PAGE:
the sentence structure, as it’s been

crafted in the verses above, has 

been an aspect of Ovid’s poem for 

some time, though, it must again 

be noted, as translated by John 

Dryden, the subject goes where 

the object should go, the sentence 

is inverted

 

the sentence should be, Jove had

beheld her, … just returning from 

her father’s brook

 

but the placement of Her at the 

top of the sentence, and even 

capitalized, is, you must admit,
arresting, and of the highest

poetic order


              And, Oh fair daughter of the flood, he said, 

 

the flood, the many rivers that came 

to comfort Inachus, their sovereign, 

in his distress at having lost Io, his 

daughter, their many surging 

confluences would’ve created 

overflowing torrents, the flood

 

              Worthy alone of Jove’s imperial bed, 

 

Jove thinks Io worthy of no one 

else’s mattress but his own

 

              Happy whoever shall those charms possess;
              The king of Gods (nor is thy lover less)
              Invites thee to yon cooler shades; to shun
              The scorching rays of the meridian sun. 

 

whoever might partake of her charms,

Jove tells Io, would be Happy

 

again an inverted sentence, note

 

but Jove makes his play, flashes 

his pedigree,The king of Gods, 

nothing less, and invites her to a 

shady grove, out of the noonday, 

the meridian, sun


              Nor shalt thou tempt the dangers of the grove
              Alone, without a guide; thy guide is Jove. 

 

Jove / Jupiter, god of gods

 

              No puny Pow’r, but he whose high command
              Is unconfin’d, 

 

Jove / Jupiter is not a nobody, but,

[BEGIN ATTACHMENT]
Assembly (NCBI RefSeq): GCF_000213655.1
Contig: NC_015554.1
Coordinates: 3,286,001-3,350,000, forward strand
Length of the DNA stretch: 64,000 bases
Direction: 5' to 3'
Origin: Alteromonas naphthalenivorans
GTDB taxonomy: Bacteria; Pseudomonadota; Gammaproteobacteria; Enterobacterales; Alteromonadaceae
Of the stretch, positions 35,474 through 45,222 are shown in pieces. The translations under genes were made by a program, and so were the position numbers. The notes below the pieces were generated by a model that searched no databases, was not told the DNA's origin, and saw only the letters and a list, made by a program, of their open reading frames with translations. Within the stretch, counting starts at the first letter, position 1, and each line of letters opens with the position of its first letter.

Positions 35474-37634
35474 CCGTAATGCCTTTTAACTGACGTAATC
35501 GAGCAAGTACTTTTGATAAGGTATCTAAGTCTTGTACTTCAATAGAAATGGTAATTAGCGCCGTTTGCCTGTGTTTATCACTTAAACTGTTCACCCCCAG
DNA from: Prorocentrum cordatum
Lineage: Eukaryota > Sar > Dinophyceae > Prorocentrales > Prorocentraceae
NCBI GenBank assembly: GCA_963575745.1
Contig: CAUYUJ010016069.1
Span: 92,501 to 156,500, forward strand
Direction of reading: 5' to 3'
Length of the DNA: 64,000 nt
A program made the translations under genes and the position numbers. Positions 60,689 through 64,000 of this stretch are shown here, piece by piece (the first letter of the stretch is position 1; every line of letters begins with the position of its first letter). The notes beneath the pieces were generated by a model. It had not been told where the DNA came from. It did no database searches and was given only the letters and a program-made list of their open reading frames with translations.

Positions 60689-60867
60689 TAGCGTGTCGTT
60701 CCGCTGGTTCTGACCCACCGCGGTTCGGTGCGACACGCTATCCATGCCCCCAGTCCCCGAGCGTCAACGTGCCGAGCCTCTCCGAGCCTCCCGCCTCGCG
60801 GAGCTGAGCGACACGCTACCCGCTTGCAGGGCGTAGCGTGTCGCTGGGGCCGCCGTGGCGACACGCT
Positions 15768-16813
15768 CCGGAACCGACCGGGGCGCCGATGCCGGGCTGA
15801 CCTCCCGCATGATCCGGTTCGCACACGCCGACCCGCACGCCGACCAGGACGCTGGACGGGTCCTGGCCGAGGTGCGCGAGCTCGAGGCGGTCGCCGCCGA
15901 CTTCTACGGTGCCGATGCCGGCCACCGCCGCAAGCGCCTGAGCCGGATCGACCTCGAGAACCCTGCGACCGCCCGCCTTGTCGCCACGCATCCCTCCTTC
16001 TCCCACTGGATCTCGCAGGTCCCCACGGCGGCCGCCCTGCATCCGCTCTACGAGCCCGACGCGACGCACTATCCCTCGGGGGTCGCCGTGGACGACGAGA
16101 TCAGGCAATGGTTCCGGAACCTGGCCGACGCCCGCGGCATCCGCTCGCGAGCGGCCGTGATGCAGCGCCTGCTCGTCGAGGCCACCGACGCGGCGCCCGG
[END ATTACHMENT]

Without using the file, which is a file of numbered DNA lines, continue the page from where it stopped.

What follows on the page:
rather, unconfin’d, omnipotent,

he boasts

 

                                    who rules the seas and land;
              And tempers thunder in his awful hand, 

 

Jove / Jupiter, supreme master of 

the elements


              Oh fly not: 

 

Jove urges Io

 

                                for she fled from his embrace
              O’er Lerna’s pastures: 

 

Lerna, a region of Ancient Greece

 

                                                he pursu’d the chace
              Along the shades of the Lyrcaean plain; 

 

Lyrcaean, after some investigation,

seems to mean from Lycaeus, the

Latin name for Lykaion, a mountain

in Greece, considered by some to

be the birthplace of Jove / Jupiter /

Zeus

 

otherwise, but very improbably, the 

Lyrcaean plain is a literary invention,

of Ovid, or of his translator, Dryden


              At length the God, who never asks in vain,
              Involv’d with vapours, imitating night,
              Both Air, and Earth; 

 

Inform’d with, having transformed 

himself into, vapours, a mist, 

imitating night, shrouding [b]oth 

Air and Earth in darkness,